My cousin Blaine Bennett, who grew up in Uvalde and still lives there, remembers once asking his father for more capacity for his deer rifle. It held three bullets, and he wanted five. My uncle refused. “His reasoning was if I hadn’t dropped that deer in three shots, then I was just a bad shot,” Blaine recalled. “In fact, his expectation for me was one shot.” My cousin was 8 at the time.
Old-school Texans like him are repelled by the idea that anyone, much less teenagers, as the shooters in Uvalde and Buffalo and Parkland were, can easily buy and wreak havoc with weapons that are designed to tear apart scores of human bodies within seconds and cause maximum suffering. Gun advocates deride the “spray and pray” reputation of the AR-15 as a myth but it’s capable of firing six times as many rounds a minute as a bolt-action rifle.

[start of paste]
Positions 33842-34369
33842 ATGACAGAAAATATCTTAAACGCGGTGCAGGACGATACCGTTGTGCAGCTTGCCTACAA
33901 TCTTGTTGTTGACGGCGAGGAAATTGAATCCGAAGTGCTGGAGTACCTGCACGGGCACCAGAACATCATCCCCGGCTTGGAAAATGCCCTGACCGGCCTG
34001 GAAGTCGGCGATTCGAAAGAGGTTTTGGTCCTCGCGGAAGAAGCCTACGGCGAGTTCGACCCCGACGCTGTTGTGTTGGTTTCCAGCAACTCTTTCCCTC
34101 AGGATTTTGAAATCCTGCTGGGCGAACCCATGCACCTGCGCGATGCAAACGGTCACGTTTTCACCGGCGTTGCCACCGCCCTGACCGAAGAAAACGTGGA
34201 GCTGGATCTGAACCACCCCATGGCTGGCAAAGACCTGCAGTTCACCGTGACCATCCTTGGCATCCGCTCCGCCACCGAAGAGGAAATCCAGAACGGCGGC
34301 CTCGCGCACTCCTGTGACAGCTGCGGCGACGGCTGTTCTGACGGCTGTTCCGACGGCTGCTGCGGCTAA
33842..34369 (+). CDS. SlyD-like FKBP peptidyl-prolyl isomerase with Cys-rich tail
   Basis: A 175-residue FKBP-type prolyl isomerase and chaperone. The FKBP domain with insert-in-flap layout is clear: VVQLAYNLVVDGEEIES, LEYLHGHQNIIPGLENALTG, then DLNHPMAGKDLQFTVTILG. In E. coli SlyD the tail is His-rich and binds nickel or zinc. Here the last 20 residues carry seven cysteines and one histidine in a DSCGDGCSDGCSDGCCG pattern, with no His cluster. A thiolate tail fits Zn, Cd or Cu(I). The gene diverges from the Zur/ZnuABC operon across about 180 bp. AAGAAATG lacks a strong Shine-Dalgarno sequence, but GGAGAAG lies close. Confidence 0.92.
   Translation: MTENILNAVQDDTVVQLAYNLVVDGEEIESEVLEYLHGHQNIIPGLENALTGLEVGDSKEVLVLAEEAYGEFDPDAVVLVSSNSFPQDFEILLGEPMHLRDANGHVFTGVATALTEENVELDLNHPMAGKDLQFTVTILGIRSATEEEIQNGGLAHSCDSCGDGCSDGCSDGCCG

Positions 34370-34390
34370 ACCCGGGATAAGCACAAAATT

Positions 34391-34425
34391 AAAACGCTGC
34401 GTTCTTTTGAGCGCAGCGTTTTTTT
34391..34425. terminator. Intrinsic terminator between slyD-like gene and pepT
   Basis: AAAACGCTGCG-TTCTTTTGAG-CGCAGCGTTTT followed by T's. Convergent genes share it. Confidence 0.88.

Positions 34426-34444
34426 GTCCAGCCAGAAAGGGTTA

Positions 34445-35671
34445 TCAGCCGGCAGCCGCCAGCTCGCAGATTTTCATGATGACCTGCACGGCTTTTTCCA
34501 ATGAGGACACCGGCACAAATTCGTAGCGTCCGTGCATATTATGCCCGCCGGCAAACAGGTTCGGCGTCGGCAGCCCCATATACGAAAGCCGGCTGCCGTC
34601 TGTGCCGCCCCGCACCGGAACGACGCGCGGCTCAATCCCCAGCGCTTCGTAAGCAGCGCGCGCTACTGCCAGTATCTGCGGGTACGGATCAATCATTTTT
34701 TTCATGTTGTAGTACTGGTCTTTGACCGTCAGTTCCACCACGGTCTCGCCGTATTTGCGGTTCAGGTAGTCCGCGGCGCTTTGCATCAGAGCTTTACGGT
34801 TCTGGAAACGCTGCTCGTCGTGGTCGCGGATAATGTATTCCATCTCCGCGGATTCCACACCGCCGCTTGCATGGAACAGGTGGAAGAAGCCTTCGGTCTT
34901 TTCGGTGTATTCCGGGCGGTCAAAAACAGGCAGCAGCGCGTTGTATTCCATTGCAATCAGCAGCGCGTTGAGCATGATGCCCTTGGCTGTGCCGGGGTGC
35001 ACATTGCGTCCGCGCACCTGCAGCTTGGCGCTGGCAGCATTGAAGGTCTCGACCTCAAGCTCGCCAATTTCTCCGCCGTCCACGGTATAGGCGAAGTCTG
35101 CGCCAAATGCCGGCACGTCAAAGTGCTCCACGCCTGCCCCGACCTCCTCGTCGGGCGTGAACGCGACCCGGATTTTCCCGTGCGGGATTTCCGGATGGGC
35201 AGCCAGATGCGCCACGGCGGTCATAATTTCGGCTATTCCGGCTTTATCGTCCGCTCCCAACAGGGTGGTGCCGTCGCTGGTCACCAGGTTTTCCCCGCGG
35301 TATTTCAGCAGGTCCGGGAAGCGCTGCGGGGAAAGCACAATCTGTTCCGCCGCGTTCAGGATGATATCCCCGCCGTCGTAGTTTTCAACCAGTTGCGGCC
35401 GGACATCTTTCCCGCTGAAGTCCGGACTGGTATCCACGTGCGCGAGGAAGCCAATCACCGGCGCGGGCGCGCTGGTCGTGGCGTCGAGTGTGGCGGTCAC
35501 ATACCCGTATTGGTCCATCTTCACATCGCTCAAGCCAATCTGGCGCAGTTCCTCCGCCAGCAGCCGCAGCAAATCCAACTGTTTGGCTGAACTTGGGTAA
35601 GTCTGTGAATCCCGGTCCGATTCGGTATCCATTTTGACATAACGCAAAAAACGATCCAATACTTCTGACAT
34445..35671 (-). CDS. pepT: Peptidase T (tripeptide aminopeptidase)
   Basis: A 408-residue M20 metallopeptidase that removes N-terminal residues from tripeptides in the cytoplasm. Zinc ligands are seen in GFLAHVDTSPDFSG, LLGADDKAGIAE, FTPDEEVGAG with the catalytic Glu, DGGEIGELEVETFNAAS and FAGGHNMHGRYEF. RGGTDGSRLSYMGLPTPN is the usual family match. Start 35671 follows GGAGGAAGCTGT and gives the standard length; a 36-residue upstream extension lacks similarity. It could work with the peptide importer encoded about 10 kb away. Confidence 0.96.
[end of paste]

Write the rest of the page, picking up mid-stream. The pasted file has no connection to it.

However, if the Tower shootings were an aberration, they were also a template for the mass slayings that followed. We know the script by heart. There will be shock and horror and mourning of senseless deaths. Interviews with survivors and relatives of victims and shooters. Photographs of those who were slain and their funerals. GoFundMe pages. Gun debates. Much talk about a mental health crisis. Explosive news conferences about what went wrong, because something always goes wrong, whether it’s before, during or after the shooting or all three.